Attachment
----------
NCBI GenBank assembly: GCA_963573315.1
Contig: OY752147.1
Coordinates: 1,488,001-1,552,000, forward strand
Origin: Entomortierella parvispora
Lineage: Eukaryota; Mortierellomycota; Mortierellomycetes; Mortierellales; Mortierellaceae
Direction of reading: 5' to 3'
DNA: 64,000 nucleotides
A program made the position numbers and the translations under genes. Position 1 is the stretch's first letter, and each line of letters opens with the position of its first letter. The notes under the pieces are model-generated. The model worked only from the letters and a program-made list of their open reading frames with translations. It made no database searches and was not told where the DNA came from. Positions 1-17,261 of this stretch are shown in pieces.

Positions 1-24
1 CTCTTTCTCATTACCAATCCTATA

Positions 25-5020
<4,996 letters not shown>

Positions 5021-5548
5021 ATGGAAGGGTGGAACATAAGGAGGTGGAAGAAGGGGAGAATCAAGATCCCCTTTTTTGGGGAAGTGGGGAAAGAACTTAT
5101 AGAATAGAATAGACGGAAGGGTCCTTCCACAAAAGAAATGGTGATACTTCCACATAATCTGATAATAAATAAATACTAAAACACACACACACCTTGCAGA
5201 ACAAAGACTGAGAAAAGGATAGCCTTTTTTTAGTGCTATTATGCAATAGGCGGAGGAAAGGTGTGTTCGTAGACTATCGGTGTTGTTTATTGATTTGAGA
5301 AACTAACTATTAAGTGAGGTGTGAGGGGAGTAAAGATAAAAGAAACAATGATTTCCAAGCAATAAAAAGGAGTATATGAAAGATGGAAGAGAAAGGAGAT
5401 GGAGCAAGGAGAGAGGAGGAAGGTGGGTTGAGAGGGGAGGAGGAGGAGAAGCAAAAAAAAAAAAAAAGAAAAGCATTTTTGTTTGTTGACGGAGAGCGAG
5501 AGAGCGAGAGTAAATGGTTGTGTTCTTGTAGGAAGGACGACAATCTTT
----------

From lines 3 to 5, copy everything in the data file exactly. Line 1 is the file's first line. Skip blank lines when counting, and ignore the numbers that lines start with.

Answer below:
Coordinates: 1,488,001-1,552,000, forward strand
Origin: Entomortierella parvispora
Lineage: Eukaryota; Mortierellomycota; Mortierellomycetes; Mortierellales; Mortierellaceae